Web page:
What are you testing?
Because you’re front-end testers, your job is to know exactly what you are testing. You might not always find bugs per se; rather, you might find that something isn’t working as expected or that the developer has misunderstood the functionality requirements. Having a detailed specification up front that all stakeholders have agreed too will help to avoid some of these problems entirely.
What are you testing for?
First of all, you will need to understand your audience and how they will be consuming the website. Here are a few quick questions you should always ask:
- What are the most popular devices your audience uses?
- What operating system and browser combinations are most popular among your audience?
- What connection speeds do they have (3G, 4G, broadband/fibre)?
- How tech-savvy are they? We can make a judgment call here based on the topic of the website, their devices and their demographics.
Please find and fill this informations before any tests
Armed with this information, you can instantly break down our huge to-do list into segments that are relevant to our audience and that prioritize our testing methodology. For functionality, you know which devices and browser to test in; for performance, you know what connections to test on; and for usability, you know that our audience uses social media applications, so you can include interface elements that they would be familiar with.
Browser and device support levels
To set the scope of browser and device support easily with clients and to avoid those “bad conversations,” we’ve found that being up front about our “levels of support” really helps. Below are some simple definitions that you can apply to each page type you test.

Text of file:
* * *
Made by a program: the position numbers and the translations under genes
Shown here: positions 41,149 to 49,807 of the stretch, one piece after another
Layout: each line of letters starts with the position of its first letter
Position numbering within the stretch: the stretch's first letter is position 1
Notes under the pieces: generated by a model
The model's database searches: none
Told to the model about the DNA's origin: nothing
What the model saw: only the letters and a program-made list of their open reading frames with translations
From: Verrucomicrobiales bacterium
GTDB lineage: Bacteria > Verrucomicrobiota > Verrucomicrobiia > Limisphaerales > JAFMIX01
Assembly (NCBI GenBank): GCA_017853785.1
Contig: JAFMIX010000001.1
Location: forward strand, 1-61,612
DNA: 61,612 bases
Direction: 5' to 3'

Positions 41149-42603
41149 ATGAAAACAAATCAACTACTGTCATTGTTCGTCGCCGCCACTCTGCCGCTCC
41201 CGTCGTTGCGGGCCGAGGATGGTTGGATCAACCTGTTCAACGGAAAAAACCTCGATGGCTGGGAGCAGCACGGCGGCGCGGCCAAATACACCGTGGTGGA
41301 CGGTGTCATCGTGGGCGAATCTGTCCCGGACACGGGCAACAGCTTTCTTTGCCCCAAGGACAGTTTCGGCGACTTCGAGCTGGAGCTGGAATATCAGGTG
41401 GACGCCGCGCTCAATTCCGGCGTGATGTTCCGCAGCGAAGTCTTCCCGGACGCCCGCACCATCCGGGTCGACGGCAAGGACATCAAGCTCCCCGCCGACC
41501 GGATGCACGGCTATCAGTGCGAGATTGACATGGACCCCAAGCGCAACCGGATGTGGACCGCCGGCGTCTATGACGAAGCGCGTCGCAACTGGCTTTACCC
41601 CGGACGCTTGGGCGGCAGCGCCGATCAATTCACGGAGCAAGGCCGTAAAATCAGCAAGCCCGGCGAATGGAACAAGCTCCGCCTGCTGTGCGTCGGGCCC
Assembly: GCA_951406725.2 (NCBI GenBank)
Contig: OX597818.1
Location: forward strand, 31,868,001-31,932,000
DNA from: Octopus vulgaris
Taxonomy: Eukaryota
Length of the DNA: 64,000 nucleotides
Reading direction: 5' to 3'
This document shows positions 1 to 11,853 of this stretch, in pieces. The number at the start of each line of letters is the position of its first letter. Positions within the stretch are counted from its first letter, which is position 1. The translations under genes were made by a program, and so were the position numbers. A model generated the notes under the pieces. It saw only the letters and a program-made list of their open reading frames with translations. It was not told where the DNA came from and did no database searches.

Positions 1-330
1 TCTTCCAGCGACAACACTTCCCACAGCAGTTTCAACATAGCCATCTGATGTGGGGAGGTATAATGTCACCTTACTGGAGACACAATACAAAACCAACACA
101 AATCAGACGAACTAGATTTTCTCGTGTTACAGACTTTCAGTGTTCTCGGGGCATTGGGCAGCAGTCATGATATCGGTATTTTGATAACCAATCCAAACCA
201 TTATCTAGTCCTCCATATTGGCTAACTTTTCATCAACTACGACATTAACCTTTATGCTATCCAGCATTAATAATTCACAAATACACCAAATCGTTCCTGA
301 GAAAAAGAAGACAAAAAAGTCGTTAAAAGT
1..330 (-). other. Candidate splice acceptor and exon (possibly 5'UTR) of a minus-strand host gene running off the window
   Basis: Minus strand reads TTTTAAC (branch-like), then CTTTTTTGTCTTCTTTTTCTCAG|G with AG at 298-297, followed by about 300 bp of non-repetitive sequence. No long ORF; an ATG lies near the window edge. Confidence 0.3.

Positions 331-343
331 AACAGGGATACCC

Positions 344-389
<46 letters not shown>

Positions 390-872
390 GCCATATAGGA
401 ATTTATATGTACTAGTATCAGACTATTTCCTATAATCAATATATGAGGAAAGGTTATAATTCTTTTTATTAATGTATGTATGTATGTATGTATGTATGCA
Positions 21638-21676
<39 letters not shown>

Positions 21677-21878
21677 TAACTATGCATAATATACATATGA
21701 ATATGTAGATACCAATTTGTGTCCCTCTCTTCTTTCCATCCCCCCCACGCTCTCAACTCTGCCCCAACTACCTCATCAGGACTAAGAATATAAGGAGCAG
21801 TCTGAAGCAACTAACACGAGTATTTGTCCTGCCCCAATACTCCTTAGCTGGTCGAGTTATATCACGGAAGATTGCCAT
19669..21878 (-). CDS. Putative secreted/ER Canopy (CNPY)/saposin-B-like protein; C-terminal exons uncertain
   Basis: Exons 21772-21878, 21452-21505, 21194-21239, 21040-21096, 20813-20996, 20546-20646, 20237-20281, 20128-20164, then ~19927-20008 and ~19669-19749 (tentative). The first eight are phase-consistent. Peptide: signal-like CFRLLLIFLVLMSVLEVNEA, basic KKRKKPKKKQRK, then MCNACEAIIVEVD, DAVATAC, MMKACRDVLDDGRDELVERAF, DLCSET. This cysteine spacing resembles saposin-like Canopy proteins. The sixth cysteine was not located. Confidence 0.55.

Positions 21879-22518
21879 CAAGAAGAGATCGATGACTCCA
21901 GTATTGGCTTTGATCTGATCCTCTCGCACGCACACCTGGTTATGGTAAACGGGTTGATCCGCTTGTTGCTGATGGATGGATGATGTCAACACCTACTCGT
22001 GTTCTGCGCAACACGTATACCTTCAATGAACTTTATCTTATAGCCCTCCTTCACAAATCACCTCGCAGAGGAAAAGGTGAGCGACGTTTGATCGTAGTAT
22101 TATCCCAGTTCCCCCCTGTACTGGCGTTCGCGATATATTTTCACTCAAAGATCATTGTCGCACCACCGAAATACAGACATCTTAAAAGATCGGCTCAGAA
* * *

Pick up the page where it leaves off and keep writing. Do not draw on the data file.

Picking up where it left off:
Support level 1: fully supported browsers and devices
- All content must be readable.
- All functionality must work.
- Deviation from approved graphic design must be minimized.
Support level 2: partially supported browsers and devices
- All content must be readable.
- Navigation must work.
- Business login functionality must degrade gracefully.
- Any degradation to presentation must not obscure content.
Support level 3: unsupported browsers and devices
- No support or testing is required.
Performance support levels
You might also want to agree with your client on a performance target. The quick and dirty method here is to agree on a score to reach in Google’s PageSpeed Insights or Pingdom’s Website Speed Test. Normally, we aim for at least 85 out of 100.
Tools for managing your test plan
We did the choice to use GitHub. With Github, you are able to do the following:
- add bugs, issues and tasks in an ordered and segmented list, with the ability to tag (priority, system critical, etc.)
- assign bugs, issues and tasks to members of your team (or to yourself), with due dates
- comment on bugs, issues and tasks
- upload screenshots, videos and documents related to bugs, issues and tasks
- mark a bug, issue or task as resolved or completed
- report on completed versus remaining bugs, issues and tasks.
To be able to test a feature, which is an issue on GitHub, you should have at your disposal:
- Original approved design: Having a visual representation of what you are working towards is important to ensuring that graceful degradation is within acceptable limits and that the presentation doesn’t change much between browsers
- Details of page functionnality: functionnality that needs to be tested should be highlighted, and to have an highlighting them with block overlays. This helps everyone involved to know exactly what to look for and puts us all on the same page.
How to write a report?
Fill in as much of the template below as you can. If you leave out information, we can’t help you as well.
If we can’t reproduce, we might close your issue. If we’re wrong, PLEASE feel free to reopen it and explain why.
Environment: Browser information: OS: Installed tools/extensions: Others:
What you expected to happen:
How to reproduce it (as minimally and precisely as possible):
Anything else do we need to know: